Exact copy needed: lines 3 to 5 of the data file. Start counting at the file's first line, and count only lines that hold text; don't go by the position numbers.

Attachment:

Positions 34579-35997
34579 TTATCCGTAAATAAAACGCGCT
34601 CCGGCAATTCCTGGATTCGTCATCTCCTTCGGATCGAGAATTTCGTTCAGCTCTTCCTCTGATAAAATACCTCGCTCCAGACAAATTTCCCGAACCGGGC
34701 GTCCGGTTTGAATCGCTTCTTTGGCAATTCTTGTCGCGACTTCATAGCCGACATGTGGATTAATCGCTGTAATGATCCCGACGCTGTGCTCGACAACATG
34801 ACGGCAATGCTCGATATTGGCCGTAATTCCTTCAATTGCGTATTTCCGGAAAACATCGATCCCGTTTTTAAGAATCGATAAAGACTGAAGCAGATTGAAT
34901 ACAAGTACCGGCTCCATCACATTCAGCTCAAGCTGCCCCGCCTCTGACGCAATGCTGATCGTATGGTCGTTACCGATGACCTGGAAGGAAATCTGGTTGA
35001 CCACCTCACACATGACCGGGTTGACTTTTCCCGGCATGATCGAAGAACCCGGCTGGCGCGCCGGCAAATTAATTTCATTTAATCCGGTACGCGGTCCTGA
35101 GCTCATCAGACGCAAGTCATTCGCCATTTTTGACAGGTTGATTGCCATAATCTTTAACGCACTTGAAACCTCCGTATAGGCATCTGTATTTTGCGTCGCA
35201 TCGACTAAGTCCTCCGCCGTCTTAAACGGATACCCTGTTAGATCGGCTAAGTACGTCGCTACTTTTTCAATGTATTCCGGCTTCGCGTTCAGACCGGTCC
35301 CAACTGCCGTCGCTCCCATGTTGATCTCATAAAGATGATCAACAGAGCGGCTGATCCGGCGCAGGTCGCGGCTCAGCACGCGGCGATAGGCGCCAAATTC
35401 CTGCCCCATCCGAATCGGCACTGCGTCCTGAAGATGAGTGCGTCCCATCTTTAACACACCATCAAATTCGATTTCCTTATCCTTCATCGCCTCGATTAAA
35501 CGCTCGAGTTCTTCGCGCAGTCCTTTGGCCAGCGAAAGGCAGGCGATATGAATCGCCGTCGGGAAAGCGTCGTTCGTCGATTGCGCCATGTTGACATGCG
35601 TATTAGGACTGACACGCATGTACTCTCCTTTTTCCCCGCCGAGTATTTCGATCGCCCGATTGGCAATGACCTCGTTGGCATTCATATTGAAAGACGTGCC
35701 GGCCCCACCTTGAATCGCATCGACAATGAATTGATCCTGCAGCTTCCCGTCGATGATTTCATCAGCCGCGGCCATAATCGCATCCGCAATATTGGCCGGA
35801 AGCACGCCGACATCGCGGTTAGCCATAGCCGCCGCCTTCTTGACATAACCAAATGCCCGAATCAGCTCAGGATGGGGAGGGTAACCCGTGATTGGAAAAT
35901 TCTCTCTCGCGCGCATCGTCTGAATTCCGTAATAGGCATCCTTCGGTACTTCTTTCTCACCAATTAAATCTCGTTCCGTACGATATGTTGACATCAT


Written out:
34601 CCGGCAATTCCTGGATTCGTCATCTCCTTCGGATCGAGAATTTCGTTCAGCTCTTCCTCTGATAAAATACCTCGCTCCAGACAAATTTCCCGAACCGGGC
34701 GTCCGGTTTGAATCGCTTCTTTGGCAATTCTTGTCGCGACTTCATAGCCGACATGTGGATTAATCGCTGTAATGATCCCGACGCTGTGCTCGACAACATG
34801 ACGGCAATGCTCGATATTGGCCGTAATTCCTTCAATTGCGTATTTCCGGAAAACATCGATCCCGTTTTTAAGAATCGATAAAGACTGAAGCAGATTGAAT